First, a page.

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Lundberg spoke with police and considered filing a lawsuit against Morgan, but in the end, she opted to just move on and be done with the entire affair.
"It was too emotionally hard for me at the time," says Lundberg. "The piece is in our entrance now. I'm not going to say that it's bad—because everybody likes it—but there were things I told him I did not want, and he did them anyway. Had I known what was going to happen, I would never have gotten involved with him."
"I never heard a complaint from her about what we were doing and where we were going," a surprised Morgan says when told of Lundberg's feelings. "We talked about it every step of the way. I don't understand why she's unhappy now."
"The bottom line is, the Lundberg piece is a fantastic piece of work," says Cairns. "We would like to be able to use her as a reference, so it's really distressing to hear that she's unhappy."
Maria Heredia co-owns the Original Cast Foundry in Buena Park. She says Morgan wound up owing her $20,000.
"He came to us to do molten castings [in] about 2005," Heredia recalls. "He would take a long time to pay us back. His debt started to get bigger and bigger, and we never heard from him again until just recently. We didn't take him to court or sue him because we were going through hard times, so we just let it go. We knew that he would come back sooner or later because we still have his molds here."
Where Lundberg and Heredia are concerned, Morgan appears to truly want to repair any ill will. When told the Weekly had interviewed Lundberg and Heredia for this story, Morgan phoned both up, telling Heredia he would like to work with her foundry again and asking Lundberg if he could come up and correct any issues she has.
In a follow-up interview, Heredia says, "Until we settle what is pending, then we'll decide what's going to happen. He wants to be our customer again, but if we do business, it's going to have to be cash up front."
Lundberg sounds as if she's in a less forgiving mood. "He called me, and I spoke with him as briefly as possible," she says. "He said he wanted to fix things and put on another coat or something, and I told him that wasn't necessary, it's just fine the way it is. He tried to have a conversation, but I just wasn't interested in small talk. It kind of ruined my whole day. One of my girls asked me what was wrong, and I told her who called, and she said no wonder I don't feel well."
* * *
There are other stories of Morgan running up huge tabs.
Kara Lubin contacted Morgan in 2009 looking to get custom medals made for the 100 Mile Club, a nonprofit national organization she founded that gives special needs kids a goal of running 100 miles in a single school year.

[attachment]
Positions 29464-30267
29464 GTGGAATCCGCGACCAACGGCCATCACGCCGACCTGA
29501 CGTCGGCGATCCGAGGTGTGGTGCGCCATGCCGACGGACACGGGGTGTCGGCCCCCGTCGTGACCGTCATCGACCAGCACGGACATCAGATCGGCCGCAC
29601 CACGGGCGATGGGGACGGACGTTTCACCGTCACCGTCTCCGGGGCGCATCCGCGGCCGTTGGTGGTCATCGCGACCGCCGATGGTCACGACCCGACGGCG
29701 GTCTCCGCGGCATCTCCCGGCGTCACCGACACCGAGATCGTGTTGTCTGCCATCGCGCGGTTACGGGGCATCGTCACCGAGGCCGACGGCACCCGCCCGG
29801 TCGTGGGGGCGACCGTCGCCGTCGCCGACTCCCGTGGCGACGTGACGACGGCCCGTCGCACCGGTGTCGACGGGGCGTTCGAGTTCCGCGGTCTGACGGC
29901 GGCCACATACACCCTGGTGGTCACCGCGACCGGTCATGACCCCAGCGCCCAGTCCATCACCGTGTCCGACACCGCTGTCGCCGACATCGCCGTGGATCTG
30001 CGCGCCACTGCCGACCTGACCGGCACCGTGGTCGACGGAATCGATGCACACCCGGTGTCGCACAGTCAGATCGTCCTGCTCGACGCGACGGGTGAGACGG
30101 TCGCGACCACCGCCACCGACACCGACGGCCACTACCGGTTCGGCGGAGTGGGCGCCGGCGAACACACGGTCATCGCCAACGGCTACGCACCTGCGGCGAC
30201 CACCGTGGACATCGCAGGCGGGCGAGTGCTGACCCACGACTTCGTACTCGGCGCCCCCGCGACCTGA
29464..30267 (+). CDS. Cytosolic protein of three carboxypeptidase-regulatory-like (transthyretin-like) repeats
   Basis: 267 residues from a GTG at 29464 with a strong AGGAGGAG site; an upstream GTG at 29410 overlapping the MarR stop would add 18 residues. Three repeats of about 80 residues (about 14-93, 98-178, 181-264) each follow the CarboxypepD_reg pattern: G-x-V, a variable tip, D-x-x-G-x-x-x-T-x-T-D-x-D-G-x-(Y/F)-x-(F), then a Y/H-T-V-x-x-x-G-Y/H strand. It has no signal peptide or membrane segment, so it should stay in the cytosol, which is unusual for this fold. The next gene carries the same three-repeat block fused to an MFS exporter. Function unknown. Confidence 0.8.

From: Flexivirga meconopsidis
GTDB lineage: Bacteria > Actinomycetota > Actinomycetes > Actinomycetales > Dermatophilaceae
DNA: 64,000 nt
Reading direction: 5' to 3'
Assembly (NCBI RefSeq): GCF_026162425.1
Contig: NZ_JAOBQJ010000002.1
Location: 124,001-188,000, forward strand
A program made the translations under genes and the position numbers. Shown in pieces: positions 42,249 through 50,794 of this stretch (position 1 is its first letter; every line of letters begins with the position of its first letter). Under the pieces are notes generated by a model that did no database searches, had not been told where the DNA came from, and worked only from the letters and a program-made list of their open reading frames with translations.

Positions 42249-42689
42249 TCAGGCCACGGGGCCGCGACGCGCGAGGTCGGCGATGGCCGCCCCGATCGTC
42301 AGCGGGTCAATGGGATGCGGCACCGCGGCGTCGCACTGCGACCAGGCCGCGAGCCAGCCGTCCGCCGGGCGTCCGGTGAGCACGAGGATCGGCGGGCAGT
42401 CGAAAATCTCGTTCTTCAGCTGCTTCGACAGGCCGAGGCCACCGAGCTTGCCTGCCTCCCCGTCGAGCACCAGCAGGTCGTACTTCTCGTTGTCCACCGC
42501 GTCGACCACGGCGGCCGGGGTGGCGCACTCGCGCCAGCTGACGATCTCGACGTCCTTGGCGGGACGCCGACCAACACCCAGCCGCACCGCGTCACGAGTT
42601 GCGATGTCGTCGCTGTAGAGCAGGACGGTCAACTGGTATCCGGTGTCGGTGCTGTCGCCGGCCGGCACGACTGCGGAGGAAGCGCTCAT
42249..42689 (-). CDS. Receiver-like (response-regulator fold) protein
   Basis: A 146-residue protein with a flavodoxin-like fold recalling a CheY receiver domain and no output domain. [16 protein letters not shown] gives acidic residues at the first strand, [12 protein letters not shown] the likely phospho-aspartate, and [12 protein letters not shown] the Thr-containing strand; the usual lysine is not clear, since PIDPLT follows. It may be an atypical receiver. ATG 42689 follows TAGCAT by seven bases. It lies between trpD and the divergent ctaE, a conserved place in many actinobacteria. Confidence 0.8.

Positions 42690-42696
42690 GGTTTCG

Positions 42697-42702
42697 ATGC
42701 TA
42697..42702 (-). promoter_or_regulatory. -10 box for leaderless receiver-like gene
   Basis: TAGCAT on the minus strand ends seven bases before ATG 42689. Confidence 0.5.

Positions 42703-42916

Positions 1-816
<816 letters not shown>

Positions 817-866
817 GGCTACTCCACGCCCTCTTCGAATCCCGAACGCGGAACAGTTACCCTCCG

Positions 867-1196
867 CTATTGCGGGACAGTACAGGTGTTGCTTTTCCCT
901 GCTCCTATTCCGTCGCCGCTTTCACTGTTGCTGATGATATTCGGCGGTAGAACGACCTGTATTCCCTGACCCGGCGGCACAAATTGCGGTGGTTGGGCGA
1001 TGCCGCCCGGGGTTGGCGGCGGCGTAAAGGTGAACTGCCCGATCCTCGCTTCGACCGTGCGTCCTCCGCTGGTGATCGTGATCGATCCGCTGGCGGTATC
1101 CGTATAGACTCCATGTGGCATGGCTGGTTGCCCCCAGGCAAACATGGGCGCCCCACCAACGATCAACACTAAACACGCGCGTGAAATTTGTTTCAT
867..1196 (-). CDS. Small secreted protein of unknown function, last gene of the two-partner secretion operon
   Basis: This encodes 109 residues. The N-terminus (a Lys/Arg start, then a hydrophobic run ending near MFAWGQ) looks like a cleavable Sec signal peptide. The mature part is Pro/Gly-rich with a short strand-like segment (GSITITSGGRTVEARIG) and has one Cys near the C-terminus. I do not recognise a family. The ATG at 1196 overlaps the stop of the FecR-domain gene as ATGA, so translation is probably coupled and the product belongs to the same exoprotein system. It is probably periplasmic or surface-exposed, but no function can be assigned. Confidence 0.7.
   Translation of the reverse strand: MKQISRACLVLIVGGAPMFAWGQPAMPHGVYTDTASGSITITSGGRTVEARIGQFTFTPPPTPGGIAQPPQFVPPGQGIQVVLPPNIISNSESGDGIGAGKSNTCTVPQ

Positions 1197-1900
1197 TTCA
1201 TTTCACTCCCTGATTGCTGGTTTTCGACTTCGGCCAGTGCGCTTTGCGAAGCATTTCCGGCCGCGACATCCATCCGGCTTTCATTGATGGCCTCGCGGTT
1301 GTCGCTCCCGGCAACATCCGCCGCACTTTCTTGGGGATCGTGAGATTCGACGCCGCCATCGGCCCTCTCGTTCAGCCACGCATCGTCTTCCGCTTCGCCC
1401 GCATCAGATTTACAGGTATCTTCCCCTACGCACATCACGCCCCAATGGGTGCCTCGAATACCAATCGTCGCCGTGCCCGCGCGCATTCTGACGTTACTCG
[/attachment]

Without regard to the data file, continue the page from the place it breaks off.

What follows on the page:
"I paid him $1,400 in the beginning, and then one day, he called me, very frantically demanding more money," Lubin says. "He actually drove to my school to get money and came on to the campus. That's when I started feeling a little bit uncomfortable. Then we started getting really close to the deadline. I had 10,000 kids counting on me, kids who made a commitment to running 100 miles, and the end-of-the-year medal ceremony has always been very special, so not having the medals wasn't an option."
Lubin was forced to order stock medals just to make the ceremony deadline. She can't recall the exact amount she wound up giving Morgan, but she estimates it was at least $4,000.
"It worked out, but it was a really bad experience," Lubin says. "I cut my losses and just knew I wasn't going to see the medals or the money ever again. For a young nonprofit to lose that much money, it was very painful."
Lubin also filed a statement with the Laguna Beach Police Department to get the incident on record. She never heard from Morgan again—he never called to apologize, never explained what happened.
"I wanted to finish the product at the end," Morgan now explains, "and then she didn't want to do it—said don't worry about it, we'll do them next year. To tell you the truth, I don't remember exactly how it went, but I know it was a mess. So I'm foggy on the details, but it's an issue that I need to deal with, and I'm willing to make the medals for her for anything she wants to do now, whatever I need to do."
* * *
Morgan says he has been clean since finishing an extended stay at a sober-living house in San Clemente two years ago, a price he paid for violating parole—the judge recommended no prison time after being impressed by Morgan's "great strides."
But moving forward and presenting himself as someone who's genuinely reformed, Morgan understands, may always be difficult, if not impossible.
"There's a fear Randy has with all these people chasing him," Cairns says. "Will they put him back in a negative place and get him to the point where he'll drink and use drugs again—or ends up in jail again? That scares the hell out of him."